Moving to working remotely, you’ll find having detailed written processes is more important than ever. If your team is in different timezones this will only be compounded, but even in the same timezone, you’ll find it’s hard to have the quick conversations that you usually have in an office, especially for new team members. Tools like Notion make it dead easy for team members to quickly document processes in a neat and beautiful editing experience and share it across your team.
In addition, if your team has to work with independent contractors or freelancers, consider using a freelance management system to optimize operational effectiveness.
In addition, if your team has to work with independent contractors or freelancers, consider using a freelance management system to optimize operational effectiveness and implementing the right product management workflows for your team.
Share the Big Picture
None of us know how long this pandemic will last, it could be a couple of months or extend over the next year. If it does extend in the long term, you’ll find one of the things you’ll miss most from an in-person office setting is the informal conversations about strategy and priorities that really end up defining your team’s focus. As a remote team, these conversations are harder to have, and depending on the size of your team, some team members may be less vocally involved than others and not overhear the conversations when they are happening outside the office.
To keep your team motivated, ensure you’re keeping everyone across both your short term and long term goals as a team and your roadmap to get there. By doing this every team member will be motivated by knowing how the work they are doing contributes to your team’s efforts and how their output fits into the bigger picture.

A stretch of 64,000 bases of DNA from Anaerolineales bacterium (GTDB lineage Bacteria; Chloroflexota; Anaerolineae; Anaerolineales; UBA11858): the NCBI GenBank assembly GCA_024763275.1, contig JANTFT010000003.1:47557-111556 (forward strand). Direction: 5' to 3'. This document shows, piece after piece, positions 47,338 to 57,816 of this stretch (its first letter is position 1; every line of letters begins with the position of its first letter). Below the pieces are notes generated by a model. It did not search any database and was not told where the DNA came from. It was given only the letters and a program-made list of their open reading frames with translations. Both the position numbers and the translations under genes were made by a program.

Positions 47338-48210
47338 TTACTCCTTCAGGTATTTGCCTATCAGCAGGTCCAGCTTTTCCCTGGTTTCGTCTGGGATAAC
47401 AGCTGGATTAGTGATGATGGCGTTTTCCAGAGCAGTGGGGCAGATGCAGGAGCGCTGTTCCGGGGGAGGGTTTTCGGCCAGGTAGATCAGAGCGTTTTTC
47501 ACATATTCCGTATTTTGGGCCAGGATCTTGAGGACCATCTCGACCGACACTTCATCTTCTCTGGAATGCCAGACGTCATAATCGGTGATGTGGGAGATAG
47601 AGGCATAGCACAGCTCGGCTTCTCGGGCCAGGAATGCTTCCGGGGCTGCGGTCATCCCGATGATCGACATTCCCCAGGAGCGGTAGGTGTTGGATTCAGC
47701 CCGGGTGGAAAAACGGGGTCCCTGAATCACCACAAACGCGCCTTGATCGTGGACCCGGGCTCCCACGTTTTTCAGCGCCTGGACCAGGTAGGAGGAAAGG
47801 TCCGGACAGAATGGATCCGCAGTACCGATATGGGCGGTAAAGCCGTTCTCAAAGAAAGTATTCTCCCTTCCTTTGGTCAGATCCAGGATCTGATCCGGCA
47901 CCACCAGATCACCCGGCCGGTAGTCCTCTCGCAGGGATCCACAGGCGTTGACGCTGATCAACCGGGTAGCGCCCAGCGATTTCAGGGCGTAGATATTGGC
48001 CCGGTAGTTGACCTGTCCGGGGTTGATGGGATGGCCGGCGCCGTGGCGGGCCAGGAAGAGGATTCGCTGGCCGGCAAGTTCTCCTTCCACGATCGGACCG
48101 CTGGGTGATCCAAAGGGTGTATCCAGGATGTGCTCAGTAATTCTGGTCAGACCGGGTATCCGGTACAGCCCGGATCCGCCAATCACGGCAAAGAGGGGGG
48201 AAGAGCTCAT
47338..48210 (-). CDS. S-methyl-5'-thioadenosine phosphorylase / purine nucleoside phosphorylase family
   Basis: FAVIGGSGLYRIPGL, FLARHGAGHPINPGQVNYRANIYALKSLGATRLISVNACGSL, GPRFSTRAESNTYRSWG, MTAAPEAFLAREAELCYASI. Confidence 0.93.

Having every member of your team highly motivated and in sync can help you function more smoothly as an entity, and impress prospective clients. This preparation can boost the chances that you win a client’s business.
Create a simple roadmap on Trello that you can share across the team, then at least every month discuss as a team how you’re tracking against the roadmap and what may need to change based on current progress.
Example roadmap on Trello
To wrap everything up into a few key takeaways here are some points we covered:
- Communicate clearly over Slack, to keep your team efficient
- Keep the social aspect of the office going with fun channels and hangouts
- Use project management tools to plan and track your tasks
- Write and share detailed processes on Notion
- Share a roadmap across your team and discuss it at least monthly
Hopefully the world comes together to pull together through this crisis and you won’t be confined to your home office for long. However, no matter how long you find yourself working remotely, we hope these lessons will help you be more effective as a team.